CBS and Netflix are officially in the clear in the tardigrade story line copyright infringement case brought against them by Anas Osama Ibrrahim Abdin last year. Yesterday, the United States Second Circuit Court of Appeals affirmed a lower court decision that CBS Broadcasting Corp. and Netflix Corp. did not A story arc about a giant tardigrade in Star Trek: Discovery didn’t infringe a copyright in an unreleased video game that also featured a giant space-travelling bugbear. Much of what Abdin’s law suit claimed as infringing actually consisted of uncopyrightable facts and ideas about tardigrades, the court ruled.
Abdin owns a copyright on the concept for his game Tardigrades, which features a space-station botanist who travels through space after being absorbed into a giant tardigrade (a real-life microscopic creature that can endure extreme heat, cold, pressure, and radiation, and can even survive on the Moon for limited periods). The first season of Star Trek: Discovery featured a storyline with a gigantic tardigrade that could fold the fabric of space-time, and Abdin sued CBS a massive tardigrade-like creature, and Abdin sued CBS for copyright infringement in Manhattan federal court.
The U.S. District Court for the Southern District of New York dismissed Abdin’s claims in September, ruling both that co-defendents CBS and Netflix (licensed to air Discovery outside the United States) did not infringe because the works aren’t substantially similar, and that most of Abdin’s use of tardigrades was just general science knowledge and not copyrightable.
“Abdin’s space-traveling tardigrade is an unprotectable idea because it is a generalized expression of a scientific fact—namely, the known ability of a tardigrade to survive in space,” the court said. “By permitting Abdin to exclusively own the idea of a space-traveling tardigrade, this Court would improperly withdraw that idea from the public domain and stifle creativity naturally flowing from the scientific fact that tardigrades can survive the vacuum of space.”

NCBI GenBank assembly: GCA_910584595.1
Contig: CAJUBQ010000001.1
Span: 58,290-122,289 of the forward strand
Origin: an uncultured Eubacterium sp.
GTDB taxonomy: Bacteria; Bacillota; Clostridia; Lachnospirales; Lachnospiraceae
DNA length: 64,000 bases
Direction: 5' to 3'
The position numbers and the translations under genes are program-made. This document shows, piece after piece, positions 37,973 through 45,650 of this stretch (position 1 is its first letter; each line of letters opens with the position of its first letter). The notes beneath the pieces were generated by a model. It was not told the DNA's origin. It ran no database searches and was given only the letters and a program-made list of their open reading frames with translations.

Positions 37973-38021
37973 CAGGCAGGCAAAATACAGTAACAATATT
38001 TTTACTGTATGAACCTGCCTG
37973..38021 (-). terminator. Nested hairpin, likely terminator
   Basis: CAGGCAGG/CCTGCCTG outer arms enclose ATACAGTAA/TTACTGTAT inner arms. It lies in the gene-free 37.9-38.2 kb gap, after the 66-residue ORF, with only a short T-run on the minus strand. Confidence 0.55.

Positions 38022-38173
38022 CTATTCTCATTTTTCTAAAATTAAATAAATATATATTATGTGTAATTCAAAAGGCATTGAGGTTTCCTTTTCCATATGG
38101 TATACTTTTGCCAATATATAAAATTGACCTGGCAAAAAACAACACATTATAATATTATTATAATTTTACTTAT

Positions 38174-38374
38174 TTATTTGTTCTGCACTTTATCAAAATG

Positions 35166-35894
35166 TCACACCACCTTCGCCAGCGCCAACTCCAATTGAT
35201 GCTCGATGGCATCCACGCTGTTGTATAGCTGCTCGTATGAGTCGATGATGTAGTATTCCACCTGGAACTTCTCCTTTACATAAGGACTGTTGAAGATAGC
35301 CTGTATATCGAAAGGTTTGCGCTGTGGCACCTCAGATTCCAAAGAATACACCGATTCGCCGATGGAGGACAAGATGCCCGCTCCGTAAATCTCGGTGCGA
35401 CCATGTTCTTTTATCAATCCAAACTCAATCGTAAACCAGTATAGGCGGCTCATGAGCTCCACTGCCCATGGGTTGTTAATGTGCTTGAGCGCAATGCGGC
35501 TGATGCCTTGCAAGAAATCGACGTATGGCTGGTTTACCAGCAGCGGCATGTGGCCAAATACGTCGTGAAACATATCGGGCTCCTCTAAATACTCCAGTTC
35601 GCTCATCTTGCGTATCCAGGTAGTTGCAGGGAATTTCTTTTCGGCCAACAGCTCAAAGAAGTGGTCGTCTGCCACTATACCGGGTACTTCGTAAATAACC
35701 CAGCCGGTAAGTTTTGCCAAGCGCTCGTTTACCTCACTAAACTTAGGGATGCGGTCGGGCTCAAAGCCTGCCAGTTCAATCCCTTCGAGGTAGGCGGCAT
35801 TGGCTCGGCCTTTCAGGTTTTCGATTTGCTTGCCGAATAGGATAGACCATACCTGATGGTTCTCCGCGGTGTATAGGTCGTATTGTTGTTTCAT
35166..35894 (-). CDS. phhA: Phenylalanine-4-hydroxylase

There was also no substantial similarity based on the original parts of Abdil’s work that might have been protected, including its “tardigrade-human interaction.” Although the tardigrades had some similarities, they also had major differences. The creatures were used to travel through space in different ways and had different coloring, among other things. And “most significantly,” the court said it wasn’t clear how Abdin was planning to use the tardigrade in his game, while Star Trek’s was at the center of a fully developed story arc.
Most of the rest of Abdin’s case involved the general themes of space travel and alien encounters, neither of which are subject to copyright. The court also said that the human characters shared only “general and undeveloped similarities” and had significant differences, the court said, and the works had a different overall concept and feel.
Judge Denny Chin wrote the opinion, joined by Judge Susan L. Carney and Judge Kari A. Dooley sitting by designation.
Allan Chan & Associates represented Abdil. Loeb & Loeb LLP represented CBS.
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